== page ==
I am poor. Butter is a great source of nutrients/calories and is very cheap($3.00/lb). For all you starving student types out there who can relate, buying organic "pasture butter" is not feasible for someone in my position.
Would anyone out there care to slam store bought butter in terms of its health risks and/or panegyrize its virtues? It is so convenient for the time/$/effort strapped person.
Also: Does anyone know what the digestion rate for butter(given its MCT content and "insulinergic" properties) is? When I consume it I note body composition changes in the form of adipose increase. Is this attributable to its estrogenic porperties(if they exist at all), its insulinergic properties, or something else or all or some of theses factors? Many have recommended Ghee--but at $21.00/3.5 lbs. that is well over double the cost and coming form India....who can say that the source is better than Canadian butter(which is where I am living, ie. "canada").
Would anyone not recommend butter as a staple in the diet? I am currently taking in at least a 45 gram serving of cold store-bought butter per day at a given time(ie. a fat source for one of my meals).
Another note: can butter be stored for extended peiods of time(say 3 days to a week) out of the fridge? If so: How? I would prefer my food to be warm/room-temperature than cold(I don't want to take the time to cook but simply slice off a slice of butter as a food source. AS I said, I am a time/$/Cash strapped person. Also I am a minimalist). PLease give whatever advice you care to. After all, butter has been around for a dogs age so it must be good for something...maybe even eating??
asked bypaleohacks (78467)
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on March 09, 2011
at 08:31 PM
I would wager that the lowest quality butter is far superior health-wise to the highest quality, organic, non-gmo, cold-pressed industrial seed oil.
on March 09, 2011
at 04:26 PM
Butter, even the butter-fied cream of conventionally fed cows, is a great source of dietary fat. Of course, the butterfat of a cow on grass pastures is going to hold more of the healthy fat soluable nutrients like K2 and have a slightly better O3:O6 ratio, but that does not mean that eating regular old butter is a bad choice.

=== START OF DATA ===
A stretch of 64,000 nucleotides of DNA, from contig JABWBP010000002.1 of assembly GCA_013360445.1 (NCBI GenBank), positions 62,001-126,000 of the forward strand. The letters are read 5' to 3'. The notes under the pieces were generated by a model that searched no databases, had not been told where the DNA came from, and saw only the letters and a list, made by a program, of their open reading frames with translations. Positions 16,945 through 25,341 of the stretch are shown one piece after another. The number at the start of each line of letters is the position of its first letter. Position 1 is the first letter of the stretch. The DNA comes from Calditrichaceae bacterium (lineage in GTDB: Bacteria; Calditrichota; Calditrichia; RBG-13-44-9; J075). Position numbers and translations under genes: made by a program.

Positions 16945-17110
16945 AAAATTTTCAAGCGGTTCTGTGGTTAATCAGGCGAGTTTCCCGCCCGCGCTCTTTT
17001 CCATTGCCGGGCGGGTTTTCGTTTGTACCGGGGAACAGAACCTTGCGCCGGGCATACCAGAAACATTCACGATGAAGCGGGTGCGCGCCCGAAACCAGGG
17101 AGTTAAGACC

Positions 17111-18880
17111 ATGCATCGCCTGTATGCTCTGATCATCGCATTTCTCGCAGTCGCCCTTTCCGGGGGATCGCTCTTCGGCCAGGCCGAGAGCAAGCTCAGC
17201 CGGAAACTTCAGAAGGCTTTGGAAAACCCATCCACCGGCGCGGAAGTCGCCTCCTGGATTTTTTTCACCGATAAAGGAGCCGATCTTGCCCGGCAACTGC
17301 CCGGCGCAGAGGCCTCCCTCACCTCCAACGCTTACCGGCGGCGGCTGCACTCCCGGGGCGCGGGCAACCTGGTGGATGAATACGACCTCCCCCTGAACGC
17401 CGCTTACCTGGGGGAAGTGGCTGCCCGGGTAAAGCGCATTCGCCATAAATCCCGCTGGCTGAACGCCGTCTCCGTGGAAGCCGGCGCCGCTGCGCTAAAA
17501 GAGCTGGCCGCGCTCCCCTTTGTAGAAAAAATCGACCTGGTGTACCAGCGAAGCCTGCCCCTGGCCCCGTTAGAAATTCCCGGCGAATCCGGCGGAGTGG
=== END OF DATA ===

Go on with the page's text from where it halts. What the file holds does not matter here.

In fact, I would pose this question, if you don't eat butter, what are you going to eat in place of it. I would strongly encourage against any fake imposters.
For ghee, buy some butter and make your own. If you're poor, then it will be worth 20 minutes of your own time to make your own versus buying the stuff from India. See my post here on how to make ghee:
I leave my butter out on the counter one stick at a time. That usually is good for about 2 days.. haha. Like you, I like it spreadable, but I'm not sure 2-3 weeks is a good idea. It might turn a bit oily/cheesy on the outside.
Hope this helps,
on March 09, 2011
at 05:20 PM
Definitely keep eating your store bought butter. It is illegal to use hormones on dairy cows in Canada (organic or not). If a cow gets sick, antibiotics are used and the cow is removed from the herd and only returned once its milk contains absolutely no antibiotic residues. Also, butterfat has a very tiny amount of polyunsaturated fats, so eating non-pastured butter will have very little effect on your o3:o6 ratio. You won't be getting as much vitamin K, CLA, etc. as pastured butter, but you definitely will still be getting some of these nutrients, and I see no reason that store bought butter would be bad for you.